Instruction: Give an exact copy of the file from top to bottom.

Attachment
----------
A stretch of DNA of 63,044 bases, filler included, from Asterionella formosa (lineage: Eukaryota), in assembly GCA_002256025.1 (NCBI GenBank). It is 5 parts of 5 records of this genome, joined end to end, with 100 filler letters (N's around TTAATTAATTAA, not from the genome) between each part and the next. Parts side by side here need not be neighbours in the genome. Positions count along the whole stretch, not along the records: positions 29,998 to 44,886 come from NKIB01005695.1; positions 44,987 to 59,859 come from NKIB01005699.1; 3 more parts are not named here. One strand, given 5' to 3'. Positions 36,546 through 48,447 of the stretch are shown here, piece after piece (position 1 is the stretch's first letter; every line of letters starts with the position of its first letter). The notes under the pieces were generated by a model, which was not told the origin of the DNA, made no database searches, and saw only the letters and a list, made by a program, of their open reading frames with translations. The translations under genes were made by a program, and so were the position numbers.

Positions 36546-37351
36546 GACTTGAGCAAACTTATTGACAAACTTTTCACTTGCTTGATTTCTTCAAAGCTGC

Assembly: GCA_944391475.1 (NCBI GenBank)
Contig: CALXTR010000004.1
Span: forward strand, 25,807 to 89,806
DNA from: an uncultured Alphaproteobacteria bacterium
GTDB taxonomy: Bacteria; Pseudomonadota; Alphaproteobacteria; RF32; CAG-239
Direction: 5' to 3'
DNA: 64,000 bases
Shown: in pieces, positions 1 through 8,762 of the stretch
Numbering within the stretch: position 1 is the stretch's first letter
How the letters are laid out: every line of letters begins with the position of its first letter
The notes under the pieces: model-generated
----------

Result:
A stretch of DNA of 63,044 bases, filler included, from Asterionella formosa (lineage: Eukaryota), in assembly GCA_002256025.1 (NCBI GenBank). It is 5 parts of 5 records of this genome, joined end to end, with 100 filler letters (N's around TTAATTAATTAA, not from the genome) between each part and the next. Parts side by side here need not be neighbours in the genome. Positions count along the whole stretch, not along the records: positions 29,998 to 44,886 come from NKIB01005695.1; positions 44,987 to 59,859 come from NKIB01005699.1; 3 more parts are not named here. One strand, given 5' to 3'. Positions 36,546 through 48,447 of the stretch are shown here, piece after piece (position 1 is the stretch's first letter; every line of letters starts with the position of its first letter). The notes under the pieces were generated by a model, which was not told the origin of the DNA, made no database searches, and saw only the letters and a list, made by a program, of their open reading frames with translations. The translations under genes were made by a program, and so were the position numbers.

Positions 36546-37351
36546 GACTTGAGCAAACTTATTGACAAACTTTTCACTTGCTTGATTTCTTCAAAGCTGC

Assembly: GCA_944391475.1 (NCBI GenBank)
Contig: CALXTR010000004.1
Span: forward strand, 25,807 to 89,806
DNA from: an uncultured Alphaproteobacteria bacterium
GTDB taxonomy: Bacteria; Pseudomonadota; Alphaproteobacteria; RF32; CAG-239
Direction: 5' to 3'
DNA: 64,000 bases
Shown: in pieces, positions 1 through 8,762 of the stretch
Numbering within the stretch: position 1 is the stretch's first letter
How the letters are laid out: every line of letters begins with the position of its first letter
The notes under the pieces: model-generated